Scouting discipline is constructive…
… because it builds character through applying the Scout oath and law. When we think of discipline we often think of systems of rules and punishments. These things are more familiar to our Scouts than open-ended situation where they follow principles. Asking them to judge themselves rather than issuing judgments may be something new. They will catch the spirit of this, but it takes a little time, and a consistent message.
We don’t need rules and regulations when it comes to discipline, and we don’t want them. Scouts find all kinds of ways around rules and regulations. It’s not as easy to find a way around your own conscience. Rules and regulations are imposed impersonally, the Scout Oath and Law are adopted personally.
Constructive discipline is defined by the Scout oath and law. Scouts learn we are woking with living principles rather than words we repeat dryly during ceremonies.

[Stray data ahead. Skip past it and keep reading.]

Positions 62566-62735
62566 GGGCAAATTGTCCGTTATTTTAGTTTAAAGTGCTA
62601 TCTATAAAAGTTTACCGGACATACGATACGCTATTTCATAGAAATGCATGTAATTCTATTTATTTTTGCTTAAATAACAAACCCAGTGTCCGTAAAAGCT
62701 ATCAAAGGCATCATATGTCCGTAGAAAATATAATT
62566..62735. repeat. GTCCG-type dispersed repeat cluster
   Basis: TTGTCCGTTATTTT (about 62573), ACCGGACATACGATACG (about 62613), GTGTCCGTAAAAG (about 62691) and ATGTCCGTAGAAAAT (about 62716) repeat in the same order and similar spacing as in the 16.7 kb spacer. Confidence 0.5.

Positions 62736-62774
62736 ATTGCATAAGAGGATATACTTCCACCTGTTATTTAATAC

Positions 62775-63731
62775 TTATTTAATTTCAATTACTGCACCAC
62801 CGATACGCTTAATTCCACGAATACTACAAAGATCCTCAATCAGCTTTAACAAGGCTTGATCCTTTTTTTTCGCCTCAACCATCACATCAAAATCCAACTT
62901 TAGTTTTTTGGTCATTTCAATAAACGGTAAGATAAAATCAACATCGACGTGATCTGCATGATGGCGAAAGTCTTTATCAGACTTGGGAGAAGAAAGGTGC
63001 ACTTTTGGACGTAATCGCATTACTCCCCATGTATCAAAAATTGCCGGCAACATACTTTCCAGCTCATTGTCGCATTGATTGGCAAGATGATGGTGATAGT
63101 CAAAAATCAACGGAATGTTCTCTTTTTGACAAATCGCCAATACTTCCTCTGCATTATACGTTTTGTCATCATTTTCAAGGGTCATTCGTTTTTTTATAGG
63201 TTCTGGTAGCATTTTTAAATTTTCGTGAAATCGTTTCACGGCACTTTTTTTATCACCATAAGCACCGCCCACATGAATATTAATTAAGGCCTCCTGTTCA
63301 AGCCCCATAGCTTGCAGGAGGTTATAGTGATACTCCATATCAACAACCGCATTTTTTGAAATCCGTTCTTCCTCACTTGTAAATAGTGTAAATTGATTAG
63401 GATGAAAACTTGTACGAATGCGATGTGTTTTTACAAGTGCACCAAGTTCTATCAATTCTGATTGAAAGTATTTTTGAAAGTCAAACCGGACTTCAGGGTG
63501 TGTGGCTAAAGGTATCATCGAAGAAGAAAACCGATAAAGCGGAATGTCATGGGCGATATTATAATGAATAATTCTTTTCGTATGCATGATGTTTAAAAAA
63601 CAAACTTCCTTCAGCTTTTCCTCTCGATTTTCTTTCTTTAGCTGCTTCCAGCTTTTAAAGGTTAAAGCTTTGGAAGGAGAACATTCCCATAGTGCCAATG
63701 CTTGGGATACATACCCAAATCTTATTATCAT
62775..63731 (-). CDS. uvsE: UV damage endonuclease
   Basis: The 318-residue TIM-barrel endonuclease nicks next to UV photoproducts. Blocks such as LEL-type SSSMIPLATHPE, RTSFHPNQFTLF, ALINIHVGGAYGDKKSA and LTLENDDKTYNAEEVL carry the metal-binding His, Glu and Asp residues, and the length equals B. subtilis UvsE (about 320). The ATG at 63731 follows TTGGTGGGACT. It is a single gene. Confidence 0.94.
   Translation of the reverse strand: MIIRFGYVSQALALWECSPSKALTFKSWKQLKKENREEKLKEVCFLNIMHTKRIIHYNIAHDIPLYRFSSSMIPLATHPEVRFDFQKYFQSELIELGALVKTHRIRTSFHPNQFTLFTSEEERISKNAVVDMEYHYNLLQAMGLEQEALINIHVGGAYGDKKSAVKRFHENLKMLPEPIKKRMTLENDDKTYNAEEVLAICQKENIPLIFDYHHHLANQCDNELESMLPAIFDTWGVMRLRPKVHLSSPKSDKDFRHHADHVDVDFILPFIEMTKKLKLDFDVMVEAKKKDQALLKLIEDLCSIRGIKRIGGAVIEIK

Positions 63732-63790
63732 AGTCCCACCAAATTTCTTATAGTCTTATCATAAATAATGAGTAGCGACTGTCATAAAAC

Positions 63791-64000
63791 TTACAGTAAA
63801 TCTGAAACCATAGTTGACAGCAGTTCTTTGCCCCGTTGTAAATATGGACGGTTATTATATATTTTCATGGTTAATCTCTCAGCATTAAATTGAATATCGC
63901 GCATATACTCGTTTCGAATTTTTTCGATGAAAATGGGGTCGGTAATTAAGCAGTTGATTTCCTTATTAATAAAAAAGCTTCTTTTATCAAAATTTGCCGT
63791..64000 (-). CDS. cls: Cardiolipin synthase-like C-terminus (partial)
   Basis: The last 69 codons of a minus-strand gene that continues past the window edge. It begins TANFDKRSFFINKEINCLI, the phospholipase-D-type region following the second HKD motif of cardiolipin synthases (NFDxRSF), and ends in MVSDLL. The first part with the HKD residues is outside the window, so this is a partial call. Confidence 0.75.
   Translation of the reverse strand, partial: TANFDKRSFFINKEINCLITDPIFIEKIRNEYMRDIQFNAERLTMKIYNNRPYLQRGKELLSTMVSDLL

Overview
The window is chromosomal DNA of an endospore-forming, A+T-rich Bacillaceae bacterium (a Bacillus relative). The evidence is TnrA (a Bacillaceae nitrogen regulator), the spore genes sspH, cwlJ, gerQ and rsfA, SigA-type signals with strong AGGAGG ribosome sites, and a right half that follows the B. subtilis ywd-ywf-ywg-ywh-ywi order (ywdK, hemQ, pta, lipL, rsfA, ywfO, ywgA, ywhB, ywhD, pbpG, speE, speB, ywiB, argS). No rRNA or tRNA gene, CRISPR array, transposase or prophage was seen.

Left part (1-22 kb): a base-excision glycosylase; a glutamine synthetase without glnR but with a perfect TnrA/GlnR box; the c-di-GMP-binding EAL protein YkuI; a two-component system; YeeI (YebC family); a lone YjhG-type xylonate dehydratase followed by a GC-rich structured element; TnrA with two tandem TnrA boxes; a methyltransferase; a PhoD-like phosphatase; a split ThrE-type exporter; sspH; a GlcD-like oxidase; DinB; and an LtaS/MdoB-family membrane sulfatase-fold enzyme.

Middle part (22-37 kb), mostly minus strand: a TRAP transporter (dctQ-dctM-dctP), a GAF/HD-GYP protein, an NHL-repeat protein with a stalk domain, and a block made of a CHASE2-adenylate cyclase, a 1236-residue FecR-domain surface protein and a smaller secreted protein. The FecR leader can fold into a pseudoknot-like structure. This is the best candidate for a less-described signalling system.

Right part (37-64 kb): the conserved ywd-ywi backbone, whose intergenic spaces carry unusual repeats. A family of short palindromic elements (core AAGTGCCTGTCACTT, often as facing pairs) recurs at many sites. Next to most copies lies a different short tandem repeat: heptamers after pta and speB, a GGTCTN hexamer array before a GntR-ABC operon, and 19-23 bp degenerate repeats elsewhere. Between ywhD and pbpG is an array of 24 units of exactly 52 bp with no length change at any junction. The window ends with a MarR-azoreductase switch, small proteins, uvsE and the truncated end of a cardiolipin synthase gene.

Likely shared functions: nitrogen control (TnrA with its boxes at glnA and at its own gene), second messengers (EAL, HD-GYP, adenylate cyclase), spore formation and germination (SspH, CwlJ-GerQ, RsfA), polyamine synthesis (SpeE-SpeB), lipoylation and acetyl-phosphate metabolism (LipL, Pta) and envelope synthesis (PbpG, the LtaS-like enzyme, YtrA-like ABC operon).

How do we apply constructive discipline, require accountability and promote responsibility? My answer is twofold – be an adult and be kind.
When problems arise my best practical advice is working things out by asking lots and lots of questions and helping the Scout understand the implications of his actions. In almost every case the Scout will work things out with very little prompting.
Compassion and kindness are not weakness, they are a strong influence in our lives, and at the heart of applying constructive discipline.
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